Pete

Well...yes, anime is all of those things, the images, the voice acting, AND the script. But this thread is about translation, no? Myung's voice actress hesitating has nothing to do with how the subs are translated, unless the translator wants to put a comma or ellipses in the line to show where that pause takes place...the difference between "I gave it up a long time ago" and "I gave it up...a long time ago."

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Sweet Jesus, you're a Neo-Platonist, aren't you!

I don't think so... although I'm completely unfamiliar with what being a "Neo-Platonist" entails (I know what Plato wrote that Socrates said, but I don't have a clue what "Neo-Platonism" entails). In any case, my view differs from Socrates insofar as Socrates contended that the things existed "Kath Alto" (the ancient Greek for "As such" (aka "alone" or without intermediary) and physical objects were always becoming (between being and not being) and at best reflected the thing itself which was pure Being.

My view differs from this insofar as, like I wrote, I think that the path to a thing is in its' grasping, which is a process by which we uncover it - yet in the process - also cover it again (because our grasping disfigures the thing, although without grasping it, we don't even know it is there).

If anything, my view is therefore closer to the evil Martin Heidegger.

Edit:

Gubaba:

Myung's voice actress hesitating has nothing to do with how the subs are translated

I strongly (and respectfully) disagree.

Do you think that a translation of Shakespeare's plays can not take into account how the "voice actress" is going to handle the words? A good dub - if we are going to have dubs - must take this into consideration, ergo a good translation for a dub must take this into consideration.

Pete

Edited by VFTF1
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I don't think so... although I'm completely unfamiliar with what being a "Neo-Platonist" entails (I know what Plato wrote that Socrates said, but I don't have a clue what "Neo-Platonism" entails). In any case, my view differs from Socrates insofar as Socrates contended that the things existed "Kath Alto" (the ancient Greek for "As such" (aka "alone" or without intermediary) and physical objects were always becoming (between being and not being) and at best reflected the thing itself which was pure Being.

My view differs from this insofar as, like I wrote, I think that the path to a thing is in its' grasping, which is a process by which we uncover it - yet in the process - also cover it again (because our grasping disfigures the thing, although without grasping it, we don't even know it is there).

If anything, my view is therefore closer to the evil Martin Heidegger.

Any view of Plato that we have is conditioned by Neo-Platonism...we don't know how Plato's works were initially received.

I haven't read Heidegger yet, though. Maybe that'll be next on my list...

Edit:

Gubaba:

I strongly (and respectfully) disagree.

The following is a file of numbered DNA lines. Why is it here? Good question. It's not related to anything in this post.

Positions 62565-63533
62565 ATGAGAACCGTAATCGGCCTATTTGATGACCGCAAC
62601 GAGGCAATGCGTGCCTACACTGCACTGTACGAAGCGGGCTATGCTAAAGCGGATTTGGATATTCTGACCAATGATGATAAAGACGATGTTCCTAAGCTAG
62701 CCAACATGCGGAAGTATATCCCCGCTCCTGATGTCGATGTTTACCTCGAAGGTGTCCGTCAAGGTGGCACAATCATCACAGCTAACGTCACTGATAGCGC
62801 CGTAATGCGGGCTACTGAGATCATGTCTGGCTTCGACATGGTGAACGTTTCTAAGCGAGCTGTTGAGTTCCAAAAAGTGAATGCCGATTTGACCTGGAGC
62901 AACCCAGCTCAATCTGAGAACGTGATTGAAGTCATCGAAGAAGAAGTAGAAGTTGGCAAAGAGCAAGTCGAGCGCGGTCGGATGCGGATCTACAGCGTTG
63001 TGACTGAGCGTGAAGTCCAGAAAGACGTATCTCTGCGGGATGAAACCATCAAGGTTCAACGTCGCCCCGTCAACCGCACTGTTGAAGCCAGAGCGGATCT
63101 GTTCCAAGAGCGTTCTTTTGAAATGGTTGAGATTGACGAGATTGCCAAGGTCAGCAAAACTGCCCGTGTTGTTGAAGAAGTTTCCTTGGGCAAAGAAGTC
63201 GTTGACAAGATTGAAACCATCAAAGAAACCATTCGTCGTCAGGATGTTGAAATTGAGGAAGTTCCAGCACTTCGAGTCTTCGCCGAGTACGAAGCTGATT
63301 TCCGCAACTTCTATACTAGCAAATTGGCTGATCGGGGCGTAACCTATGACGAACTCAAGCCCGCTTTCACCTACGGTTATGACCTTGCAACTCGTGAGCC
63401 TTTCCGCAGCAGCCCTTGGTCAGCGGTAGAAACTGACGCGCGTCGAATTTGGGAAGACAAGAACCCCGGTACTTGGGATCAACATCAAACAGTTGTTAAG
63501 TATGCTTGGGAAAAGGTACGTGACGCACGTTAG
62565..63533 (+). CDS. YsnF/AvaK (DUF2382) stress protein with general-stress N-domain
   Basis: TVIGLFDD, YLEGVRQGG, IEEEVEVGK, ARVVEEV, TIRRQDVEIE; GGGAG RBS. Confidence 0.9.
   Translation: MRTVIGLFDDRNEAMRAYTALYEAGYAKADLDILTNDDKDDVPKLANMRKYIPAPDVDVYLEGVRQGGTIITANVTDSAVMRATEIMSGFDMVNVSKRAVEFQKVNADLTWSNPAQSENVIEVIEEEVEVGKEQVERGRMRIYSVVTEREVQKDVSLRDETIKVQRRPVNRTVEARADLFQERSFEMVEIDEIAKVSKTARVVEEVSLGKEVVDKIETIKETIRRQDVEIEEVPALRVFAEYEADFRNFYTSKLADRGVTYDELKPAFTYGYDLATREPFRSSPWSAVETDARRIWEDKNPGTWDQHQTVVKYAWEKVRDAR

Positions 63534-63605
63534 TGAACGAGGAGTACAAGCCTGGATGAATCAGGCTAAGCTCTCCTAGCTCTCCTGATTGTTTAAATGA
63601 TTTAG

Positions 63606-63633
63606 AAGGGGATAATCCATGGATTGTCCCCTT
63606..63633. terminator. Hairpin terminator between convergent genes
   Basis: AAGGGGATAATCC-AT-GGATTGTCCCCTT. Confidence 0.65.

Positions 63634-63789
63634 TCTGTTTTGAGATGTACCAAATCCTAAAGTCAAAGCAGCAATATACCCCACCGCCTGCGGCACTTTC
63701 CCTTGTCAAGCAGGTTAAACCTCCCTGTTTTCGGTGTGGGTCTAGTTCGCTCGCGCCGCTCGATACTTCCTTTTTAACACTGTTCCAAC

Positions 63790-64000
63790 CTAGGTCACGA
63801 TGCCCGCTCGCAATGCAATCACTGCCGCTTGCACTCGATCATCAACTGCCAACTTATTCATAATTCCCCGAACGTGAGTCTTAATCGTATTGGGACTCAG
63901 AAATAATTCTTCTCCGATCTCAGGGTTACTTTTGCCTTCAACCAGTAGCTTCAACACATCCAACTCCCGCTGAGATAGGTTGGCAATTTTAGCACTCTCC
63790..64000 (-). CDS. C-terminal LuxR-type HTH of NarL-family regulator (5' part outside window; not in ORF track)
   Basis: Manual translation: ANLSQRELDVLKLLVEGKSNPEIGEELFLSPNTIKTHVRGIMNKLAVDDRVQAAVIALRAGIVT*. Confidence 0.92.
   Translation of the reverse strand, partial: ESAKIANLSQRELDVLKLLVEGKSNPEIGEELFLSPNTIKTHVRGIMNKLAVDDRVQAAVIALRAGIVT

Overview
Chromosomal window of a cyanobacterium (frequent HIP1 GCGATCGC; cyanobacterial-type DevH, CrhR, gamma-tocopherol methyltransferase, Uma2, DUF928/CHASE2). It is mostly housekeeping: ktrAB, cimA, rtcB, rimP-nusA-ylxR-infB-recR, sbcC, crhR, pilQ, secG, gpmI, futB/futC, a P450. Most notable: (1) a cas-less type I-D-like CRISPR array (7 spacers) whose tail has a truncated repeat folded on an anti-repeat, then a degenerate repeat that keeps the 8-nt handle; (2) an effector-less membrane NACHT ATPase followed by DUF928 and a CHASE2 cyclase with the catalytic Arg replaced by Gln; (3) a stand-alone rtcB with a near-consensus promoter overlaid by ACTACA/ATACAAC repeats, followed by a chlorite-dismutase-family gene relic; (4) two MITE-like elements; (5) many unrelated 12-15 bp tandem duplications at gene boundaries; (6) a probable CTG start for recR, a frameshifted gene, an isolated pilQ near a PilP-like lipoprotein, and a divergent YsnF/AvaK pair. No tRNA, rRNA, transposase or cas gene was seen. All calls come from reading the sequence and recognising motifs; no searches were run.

Do you think that a translation of Shakespeare's plays can not take into account how the "voice actress" is going to handle the words? A good dub - if we are going to have dubs - must take this into consideration, ergo a good translation for a dub must take this into consideration.

Pete

I'm confused...are we talking about subs or are we talking about dubs? The translation is different for both, since dubs have to match the lip flaps (which thus restricts the amount of freedom the English voice actor to read the line however they see fit), but a sub script can focus purely on the meaning, without having to take things like lip flaps and timing into account...which is what I thought we were talking about.

Likewise, a translation of Shakespeare into another language could easily have two versions: one for reading and one for performing. (Reminds me of Harrison Ford saying to George Lucas, "You can WRITE these words but no one can SAY them!" about the Star Wars script...)

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Holly shiznat a lot of heated debate here.

Before I throw in my 2 cents, let me start by saying I love both language and history... for a while I was doing fan translations of the Sakura Taisen manga... and I learned a lot of new idioms, and historical tidbits which I would have felt cheated had Tokyopop's translation of the manga existed before mine... since they threw most of that out the window. I'm someone who when Oogami is told to meet his contact by "the statue of Lord Saigo Takamori in Ueno Park", I need to look up who Saigo Takamori is when I'm reading in the original Japanese and I come across a term like 大根役者 Which litterally means "Raddish Actor" it's important for me to not only know that it's equivalent to "ham actor" but also find out why.... (though on that one I still havn't been able to find out and I have a friend who's a Japanese linguist).

The same Tokyopop manga really glossed over things, like there's a part where Oogami and Ookata are out on the town and Ookata points out someone and says "See that guy that's an up and comming new novelist Yasunari Kawabata", little things like that really help flesh out the altered history of Sakura Taisen (the guy mentioned was the first Japanese writer to win the nobel prize for literature). Seeing many things like that deleted just irked me... when I've learned a lot of history by expanding on things mentioned in passing in the manga but seeing them deleted for the sake of expeidency in the English version really makes me sad.